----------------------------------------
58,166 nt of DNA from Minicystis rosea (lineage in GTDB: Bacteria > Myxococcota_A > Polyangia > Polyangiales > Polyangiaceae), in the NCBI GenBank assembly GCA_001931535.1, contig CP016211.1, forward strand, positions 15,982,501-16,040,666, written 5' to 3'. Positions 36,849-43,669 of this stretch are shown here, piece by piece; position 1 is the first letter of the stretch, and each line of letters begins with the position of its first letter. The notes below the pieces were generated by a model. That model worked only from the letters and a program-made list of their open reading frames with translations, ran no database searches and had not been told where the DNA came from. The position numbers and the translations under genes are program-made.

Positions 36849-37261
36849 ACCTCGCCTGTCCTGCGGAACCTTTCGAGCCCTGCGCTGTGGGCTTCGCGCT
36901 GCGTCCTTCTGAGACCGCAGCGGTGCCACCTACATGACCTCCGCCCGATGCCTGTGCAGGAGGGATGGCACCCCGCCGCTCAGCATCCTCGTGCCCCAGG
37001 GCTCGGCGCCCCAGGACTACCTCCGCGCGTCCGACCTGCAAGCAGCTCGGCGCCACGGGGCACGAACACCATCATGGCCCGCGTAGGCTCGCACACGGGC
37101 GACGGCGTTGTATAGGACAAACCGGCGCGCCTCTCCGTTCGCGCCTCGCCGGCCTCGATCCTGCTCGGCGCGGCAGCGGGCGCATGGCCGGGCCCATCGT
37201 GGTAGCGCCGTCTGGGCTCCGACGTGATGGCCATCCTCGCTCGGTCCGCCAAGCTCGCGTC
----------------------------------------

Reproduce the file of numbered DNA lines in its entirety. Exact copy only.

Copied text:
58,166 nt of DNA from Minicystis rosea (lineage in GTDB: Bacteria > Myxococcota_A > Polyangia > Polyangiales > Polyangiaceae), in the NCBI GenBank assembly GCA_001931535.1, contig CP016211.1, forward strand, positions 15,982,501-16,040,666, written 5' to 3'. Positions 36,849-43,669 of this stretch are shown here, piece by piece; position 1 is the first letter of the stretch, and each line of letters begins with the position of its first letter. The notes below the pieces were generated by a model. That model worked only from the letters and a program-made list of their open reading frames with translations, ran no database searches and had not been told where the DNA came from. The position numbers and the translations under genes are program-made.

Positions 36849-37261
36849 ACCTCGCCTGTCCTGCGGAACCTTTCGAGCCCTGCGCTGTGGGCTTCGCGCT
36901 GCGTCCTTCTGAGACCGCAGCGGTGCCACCTACATGACCTCCGCCCGATGCCTGTGCAGGAGGGATGGCACCCCGCCGCTCAGCATCCTCGTGCCCCAGG
37001 GCTCGGCGCCCCAGGACTACCTCCGCGCGTCCGACCTGCAAGCAGCTCGGCGCCACGGGGCACGAACACCATCATGGCCCGCGTAGGCTCGCACACGGGC
37101 GACGGCGTTGTATAGGACAAACCGGCGCGCCTCTCCGTTCGCGCCTCGCCGGCCTCGATCCTGCTCGGCGCGGCAGCGGGCGCATGGCCGGGCCCATCGT
37201 GGTAGCGCCGTCTGGGCTCCGACGTGATGGCCATCCTCGCTCGGTCCGCCAAGCTCGCGTC